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Speaking of  Argento, SLC’s mix of paranormal schoolgirl shenanigans and inappropriate heavy metal accompaniment could conceivably be cited as a precursor to his Phenomena (though a lot of people probably wouldn’t thank it for that, either.) “Suffer you bastards, suffer!” we are advised during the interminable racket of (whatever happened to?) Jlaada’s playout music  before puzzling random shot repeats bring the shambolic proceedings to a welcome close.

The house where this sub-Italia Conti take on “Tracey Beaker meets The Exorcist” was filmed did indeed get demolished (by a fire, apparently, though I’ve been unable to establish whether this was on account of an angry god fearing mob… or even an angry God himself) and allegedly a car park now stands in the place it once occupied. As for “Never reported in the press”, though… they wish! Nothing in this am-dram Horror epic could have prepared its creators for the sham dram that unfolded in the nation’s tabloids, once they had picked up the first sniff of a scandal from that redoubtable local organ, The Surrey Comet.  “This movie was made by the students of Meg Shanks Drama School” one of its poorly generated credits tells us: “They had no experience and no money, just determination and guts”… and boy, the intestinal fortitude of all concerned would be sorely tested over the coming months!

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Said kerfuffle is masterfully related by a strikingly handsome, witty and charismatic “video nasty”  historian in the bonus featurette Seducing The Gullible. This boy should go far. In his interview, director Alan Briggs reveals his past as a rock music promoter / huckster, which must have stood him in good stead for a stab at the success de scandale that Suffer Little Children unfortunately never quite attained. In contradiction to wild claims (typifying the atmosphere of moral panic back in the early ’80s) that he had somehow “corrupted” his juvenile cast, Briggs insists that he gave free rein to their enthusiastic creativity and that’s what you see on the screen. He talks less about SLC’s censorship tribulations than the difficulties of small film production (he’d clearly relish the opportunity to make another one with today’s technology) and distribution (in particular the difficulties of dealing with Films Galore’s rather “colourful” sounding George Goodey) back in 1983.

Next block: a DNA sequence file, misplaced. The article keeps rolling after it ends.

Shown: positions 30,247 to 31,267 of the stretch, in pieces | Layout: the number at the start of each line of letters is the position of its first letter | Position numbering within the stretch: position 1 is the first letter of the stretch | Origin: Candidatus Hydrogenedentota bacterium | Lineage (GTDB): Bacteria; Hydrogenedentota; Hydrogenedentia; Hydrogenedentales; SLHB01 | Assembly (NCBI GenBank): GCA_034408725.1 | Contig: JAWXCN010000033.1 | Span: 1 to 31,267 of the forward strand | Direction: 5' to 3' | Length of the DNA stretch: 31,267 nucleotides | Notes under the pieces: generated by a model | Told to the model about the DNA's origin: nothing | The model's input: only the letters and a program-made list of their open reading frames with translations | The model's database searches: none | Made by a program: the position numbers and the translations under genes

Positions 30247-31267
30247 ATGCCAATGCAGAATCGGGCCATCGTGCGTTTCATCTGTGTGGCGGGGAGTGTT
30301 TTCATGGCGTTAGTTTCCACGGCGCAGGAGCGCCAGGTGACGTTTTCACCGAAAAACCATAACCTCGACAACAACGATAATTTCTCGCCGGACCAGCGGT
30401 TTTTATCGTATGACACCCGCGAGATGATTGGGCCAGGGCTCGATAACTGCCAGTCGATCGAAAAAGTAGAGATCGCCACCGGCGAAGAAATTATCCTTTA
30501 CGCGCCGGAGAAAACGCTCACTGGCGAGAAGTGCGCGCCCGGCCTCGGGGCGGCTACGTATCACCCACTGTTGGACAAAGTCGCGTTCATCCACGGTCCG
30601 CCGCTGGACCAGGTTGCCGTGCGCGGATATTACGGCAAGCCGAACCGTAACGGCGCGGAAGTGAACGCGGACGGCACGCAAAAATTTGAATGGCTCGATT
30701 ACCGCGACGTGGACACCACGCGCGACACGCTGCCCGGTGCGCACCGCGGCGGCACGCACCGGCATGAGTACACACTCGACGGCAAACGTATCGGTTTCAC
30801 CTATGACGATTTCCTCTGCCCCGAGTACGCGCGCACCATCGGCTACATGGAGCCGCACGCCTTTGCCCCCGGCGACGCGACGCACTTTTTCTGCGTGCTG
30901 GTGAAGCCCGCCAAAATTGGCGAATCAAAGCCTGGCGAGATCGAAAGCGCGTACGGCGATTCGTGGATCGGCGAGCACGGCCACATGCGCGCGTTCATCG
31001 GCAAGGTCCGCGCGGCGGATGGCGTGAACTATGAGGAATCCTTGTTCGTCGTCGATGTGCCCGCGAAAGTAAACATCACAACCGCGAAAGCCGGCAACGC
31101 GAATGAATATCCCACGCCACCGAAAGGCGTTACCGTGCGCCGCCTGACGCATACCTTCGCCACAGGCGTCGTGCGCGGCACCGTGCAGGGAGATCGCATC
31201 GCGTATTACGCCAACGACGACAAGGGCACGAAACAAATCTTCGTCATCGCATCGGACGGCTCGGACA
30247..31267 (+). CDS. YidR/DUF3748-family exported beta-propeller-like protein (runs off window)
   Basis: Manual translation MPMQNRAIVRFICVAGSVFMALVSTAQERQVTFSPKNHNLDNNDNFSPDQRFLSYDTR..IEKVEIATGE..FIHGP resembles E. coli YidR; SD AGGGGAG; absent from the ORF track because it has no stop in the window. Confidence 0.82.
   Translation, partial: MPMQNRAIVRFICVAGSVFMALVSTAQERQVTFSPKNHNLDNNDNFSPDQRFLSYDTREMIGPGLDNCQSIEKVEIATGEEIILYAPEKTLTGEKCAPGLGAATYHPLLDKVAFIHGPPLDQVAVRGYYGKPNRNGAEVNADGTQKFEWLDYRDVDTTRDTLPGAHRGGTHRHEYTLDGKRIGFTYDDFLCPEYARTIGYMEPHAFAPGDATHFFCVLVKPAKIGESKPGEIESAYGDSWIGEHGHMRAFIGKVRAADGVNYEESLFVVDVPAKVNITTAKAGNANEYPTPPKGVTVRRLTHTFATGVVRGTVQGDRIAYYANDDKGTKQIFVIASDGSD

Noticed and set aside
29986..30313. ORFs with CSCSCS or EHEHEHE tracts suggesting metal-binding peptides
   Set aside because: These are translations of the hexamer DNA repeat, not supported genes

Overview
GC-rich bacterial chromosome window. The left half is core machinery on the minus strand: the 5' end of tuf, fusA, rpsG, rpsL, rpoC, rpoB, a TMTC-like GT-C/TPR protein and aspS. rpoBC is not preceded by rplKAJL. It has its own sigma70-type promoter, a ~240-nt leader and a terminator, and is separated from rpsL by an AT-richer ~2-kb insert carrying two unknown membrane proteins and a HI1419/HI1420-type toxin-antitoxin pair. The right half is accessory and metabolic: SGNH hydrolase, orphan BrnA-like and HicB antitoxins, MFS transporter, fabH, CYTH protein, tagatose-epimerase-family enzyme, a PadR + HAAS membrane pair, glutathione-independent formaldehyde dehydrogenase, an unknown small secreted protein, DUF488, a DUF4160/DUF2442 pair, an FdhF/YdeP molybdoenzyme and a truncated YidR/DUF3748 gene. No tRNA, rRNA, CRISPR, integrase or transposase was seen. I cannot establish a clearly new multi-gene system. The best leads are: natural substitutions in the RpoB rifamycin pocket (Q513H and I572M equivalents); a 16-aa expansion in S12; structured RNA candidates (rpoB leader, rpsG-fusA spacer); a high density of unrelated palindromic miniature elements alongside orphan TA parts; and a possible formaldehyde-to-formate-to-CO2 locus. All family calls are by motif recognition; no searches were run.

More than three decades after this harrowing sequence of events unfolded, the mighty men of Severin (via their “shot on video” Intervision imprint) afford us an opportunity to relive a particularly troubling bit of recent social history and see what, if anything, all the fuss was about with an uncut and now BBFC sanctioned release of Suffer Little Children. Perhaps House Of Freudstein  visitors represent precisely that special sort of cineaste who can look beyond this film’s technical and artistic shortcomings to engage with the philosophical, ethical, semiological and indeed eschatological issues it embodies. Perhaps not. In which case… “Suffer, you bastards, suffer!”

 

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How To Carve A Turkey… Herschell Gordon Lewis’s BLOOD FEAST / SCUM OF THE EARTH Reviewed

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That’s it, we read about her

BD/DVD Combi. Region B/2. Arrow. 18.